Pre-match beers for fans and casual visitors

Turf Moor is surrounded by pubs and pre-match options, nearly all BFC strongholds.

Pride of place goes to the Royal Dyche (45-47 Yorkshire Street), the former Princess Royal. A huge mural of the man himself greets you as you pass under the canal bridge from the bus station. Live music, TV football and a beer garden also await. 

Just off Yorkshire Street, The Oxford is a basic football pub and karaoke spot. Right opposite Turf Moor on Higgin Street, The Park View is a large, football- and BFC-focused alehouse with a beer garden.

The KSC 110 Club (1 Albert Street), technically a social club, allows entry for a small fee on match days. With bars on three floors, affordable, well kept beer and food, the place is generally welcoming for away fans. The preferred option for visiting supporters is the Burnley Cricket Club, accessed via Belvedere Road and adjacent to the away stand, comprises three bars, two with Sky Sports, offering decent, reasonably priced beer yards from the turnstiles. Affordable parking is another plus.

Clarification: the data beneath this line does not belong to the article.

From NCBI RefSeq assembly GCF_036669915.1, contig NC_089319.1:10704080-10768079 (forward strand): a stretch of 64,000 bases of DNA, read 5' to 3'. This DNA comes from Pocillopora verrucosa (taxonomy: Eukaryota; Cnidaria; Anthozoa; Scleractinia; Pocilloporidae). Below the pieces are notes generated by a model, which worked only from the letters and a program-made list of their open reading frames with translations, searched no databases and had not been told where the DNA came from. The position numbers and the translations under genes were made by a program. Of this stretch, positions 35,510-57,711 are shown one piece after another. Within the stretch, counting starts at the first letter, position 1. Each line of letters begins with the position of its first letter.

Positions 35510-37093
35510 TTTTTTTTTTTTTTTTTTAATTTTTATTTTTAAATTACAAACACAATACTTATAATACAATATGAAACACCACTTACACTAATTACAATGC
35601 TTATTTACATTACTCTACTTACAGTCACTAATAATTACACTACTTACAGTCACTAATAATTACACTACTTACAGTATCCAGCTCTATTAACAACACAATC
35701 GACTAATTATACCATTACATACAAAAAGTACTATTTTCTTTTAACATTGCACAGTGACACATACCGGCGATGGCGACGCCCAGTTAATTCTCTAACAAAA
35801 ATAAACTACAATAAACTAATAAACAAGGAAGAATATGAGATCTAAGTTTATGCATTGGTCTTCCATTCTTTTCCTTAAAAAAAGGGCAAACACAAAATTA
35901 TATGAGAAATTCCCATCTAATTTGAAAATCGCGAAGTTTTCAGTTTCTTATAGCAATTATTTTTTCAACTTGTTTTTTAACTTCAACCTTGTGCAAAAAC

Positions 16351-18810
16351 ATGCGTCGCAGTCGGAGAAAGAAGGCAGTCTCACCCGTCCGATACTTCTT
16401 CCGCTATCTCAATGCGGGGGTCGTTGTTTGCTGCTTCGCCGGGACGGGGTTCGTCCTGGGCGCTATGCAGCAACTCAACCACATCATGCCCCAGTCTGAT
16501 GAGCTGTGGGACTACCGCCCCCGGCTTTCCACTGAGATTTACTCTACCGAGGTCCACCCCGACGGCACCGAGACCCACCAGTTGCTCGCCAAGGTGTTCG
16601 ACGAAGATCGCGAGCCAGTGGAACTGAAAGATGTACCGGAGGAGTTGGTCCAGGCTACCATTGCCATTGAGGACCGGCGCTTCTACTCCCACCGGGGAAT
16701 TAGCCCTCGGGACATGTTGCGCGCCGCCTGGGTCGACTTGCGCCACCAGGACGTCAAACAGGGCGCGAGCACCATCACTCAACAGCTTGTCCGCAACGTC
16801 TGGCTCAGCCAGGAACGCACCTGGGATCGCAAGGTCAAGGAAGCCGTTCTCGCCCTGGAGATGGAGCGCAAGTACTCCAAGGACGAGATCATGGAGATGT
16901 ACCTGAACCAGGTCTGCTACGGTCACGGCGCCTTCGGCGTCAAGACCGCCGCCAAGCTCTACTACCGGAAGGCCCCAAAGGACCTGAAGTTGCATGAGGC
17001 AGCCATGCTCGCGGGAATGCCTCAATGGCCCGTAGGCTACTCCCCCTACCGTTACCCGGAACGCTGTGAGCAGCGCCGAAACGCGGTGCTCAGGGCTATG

Finally, the members-only Burnley Miners Social Club (7-17 Plumbe Street) features a separate bar open match days for a nominal charge, packed with home fans. Themed evenings include northern soul and Benedictine nights, harking back to this obscure drink’s popularity during the Great War.